JOSEPH VITKIN (1876-1912)
Vitkin was an educator, one of the earliest members of the worker’s movement and a key figure of the period between the two major waves of immigration, the First Aliyah and Second Aliyah.
He was born in 1876 in the city of Mohilev, in Russia and emigrated to Palestine in 1897. For a short time, he worked as a laborer and then, due to his scholarship and skill, became a teacher. He began teaching in Gedera and was soon appointed principal. He was then appointed the principal of the Rishon L’Zion school and thereafter in 1904, in Kfar Tabor. Joseph Vitkin in his educational work, emphasized a love for Jewish values and a veneration for the country’s landscapes.
As a dedicated Zionist, he gave expression to many of the ideals which led to the Second Aliyah. In 1905, he authored and distributed a pamphlet entitled: “A Call to Jewish Youth who Love their People and Zion”, in which he encouraged immigration to the Land of Israel based on the principles of agricultural work in the motherland. He admitted that the pioneers would encounter enormous physical difficulties, hardships which would undoubtedly take all their strength to overcome and perhaps even many lives. Despite all this, he claimed, despair and fear must give way to hope, commitment and belief that the goal would in the end would be achieved. The people in the Land of Israel must be prepared to sacrifice for the sake of their country, as all other nations do for the sake of their countries.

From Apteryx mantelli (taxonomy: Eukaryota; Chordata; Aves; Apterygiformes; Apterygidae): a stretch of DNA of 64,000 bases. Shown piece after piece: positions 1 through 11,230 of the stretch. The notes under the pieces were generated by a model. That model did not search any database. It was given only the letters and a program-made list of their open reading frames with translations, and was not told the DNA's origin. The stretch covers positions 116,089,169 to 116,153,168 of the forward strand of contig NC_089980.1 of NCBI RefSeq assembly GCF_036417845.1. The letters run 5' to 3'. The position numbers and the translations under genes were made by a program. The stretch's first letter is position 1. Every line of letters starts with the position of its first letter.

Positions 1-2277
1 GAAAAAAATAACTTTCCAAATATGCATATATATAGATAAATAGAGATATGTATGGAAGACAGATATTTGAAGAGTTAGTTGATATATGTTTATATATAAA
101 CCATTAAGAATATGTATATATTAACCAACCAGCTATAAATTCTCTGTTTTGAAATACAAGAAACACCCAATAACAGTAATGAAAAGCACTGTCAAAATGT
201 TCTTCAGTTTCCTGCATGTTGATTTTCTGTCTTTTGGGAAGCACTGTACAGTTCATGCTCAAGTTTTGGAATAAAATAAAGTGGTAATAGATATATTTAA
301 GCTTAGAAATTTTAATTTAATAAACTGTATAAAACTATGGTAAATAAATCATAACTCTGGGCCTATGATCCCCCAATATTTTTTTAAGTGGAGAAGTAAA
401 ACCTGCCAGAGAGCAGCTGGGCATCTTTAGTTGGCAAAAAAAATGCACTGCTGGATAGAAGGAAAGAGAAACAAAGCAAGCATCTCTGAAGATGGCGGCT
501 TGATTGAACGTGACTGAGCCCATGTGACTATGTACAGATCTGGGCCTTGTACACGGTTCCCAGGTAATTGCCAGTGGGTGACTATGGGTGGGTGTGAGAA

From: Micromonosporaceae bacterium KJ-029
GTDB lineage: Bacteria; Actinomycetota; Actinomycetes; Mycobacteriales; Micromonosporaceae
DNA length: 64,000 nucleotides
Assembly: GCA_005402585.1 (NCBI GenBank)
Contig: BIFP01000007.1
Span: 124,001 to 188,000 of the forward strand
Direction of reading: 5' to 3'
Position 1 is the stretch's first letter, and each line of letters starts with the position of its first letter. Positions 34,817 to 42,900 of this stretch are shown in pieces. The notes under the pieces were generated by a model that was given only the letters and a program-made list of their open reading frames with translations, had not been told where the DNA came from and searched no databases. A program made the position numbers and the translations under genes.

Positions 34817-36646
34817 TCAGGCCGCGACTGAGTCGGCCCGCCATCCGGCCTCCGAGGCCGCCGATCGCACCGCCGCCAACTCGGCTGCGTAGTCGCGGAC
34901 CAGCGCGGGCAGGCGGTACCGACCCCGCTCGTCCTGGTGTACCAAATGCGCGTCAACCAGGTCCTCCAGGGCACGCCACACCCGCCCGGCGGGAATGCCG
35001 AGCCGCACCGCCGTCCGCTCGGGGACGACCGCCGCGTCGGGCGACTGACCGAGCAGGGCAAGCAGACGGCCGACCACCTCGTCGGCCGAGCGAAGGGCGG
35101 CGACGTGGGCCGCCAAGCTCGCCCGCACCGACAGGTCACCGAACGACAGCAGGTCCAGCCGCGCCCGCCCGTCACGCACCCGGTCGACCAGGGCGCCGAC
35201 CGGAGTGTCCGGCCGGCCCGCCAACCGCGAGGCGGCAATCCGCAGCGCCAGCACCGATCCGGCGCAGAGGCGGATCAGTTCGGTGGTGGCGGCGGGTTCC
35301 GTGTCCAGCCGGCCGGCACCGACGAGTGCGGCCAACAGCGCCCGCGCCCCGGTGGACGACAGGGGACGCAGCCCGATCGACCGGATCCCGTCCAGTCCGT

Vitkin said further: “Heroes of Israel, hasten and hurry forward, renew the days of the Bilu movement with a greater force, otherwise we shall most certainly and irrevocably lose.” Vitkin’s pamphlet, which he signed as “A youth group in the Land of Israel”, influenced the renewal of Zionist efforts and idealism in Europe.
His father died in 1905 after immigrating to Palestine. In 1907 Joseph Vitkin contracted throat cancer and went for medical treatment to Vienna. Six months later he was sent by the “Hovevey Zion” group as an emissary to Russia. In 1909 he returned to his post as principal of the Rishon L’Zion school and to his struggle with the farmers. As a result of the farmers’ complaints, Vitkin was dismissed as principal but continued to teach at the school.
In May 1911 the cancer in Vitkin’s body grew more acute. He returned to Vienna for medical treatment but this failed and he returned to the country totally exhausted and weak and settled in Tel Aviv, the first modern Hebrew city. In 1912, at the age of 36, he was buried, celebate, in Rishon L’Zion. Vitkin Village as well as many streets in the country are named after him. Vitkin is considered today, as one of the most significant factors which motivated the Second Aliyah.
Vitkin was one of the founders and leaders of the “Young Workers” Party. In addition to his insistence on Jewish manual work he stressed the “conquest of agriculture”, that is to say, the establishment of Jewish settlements in the Land of Israel.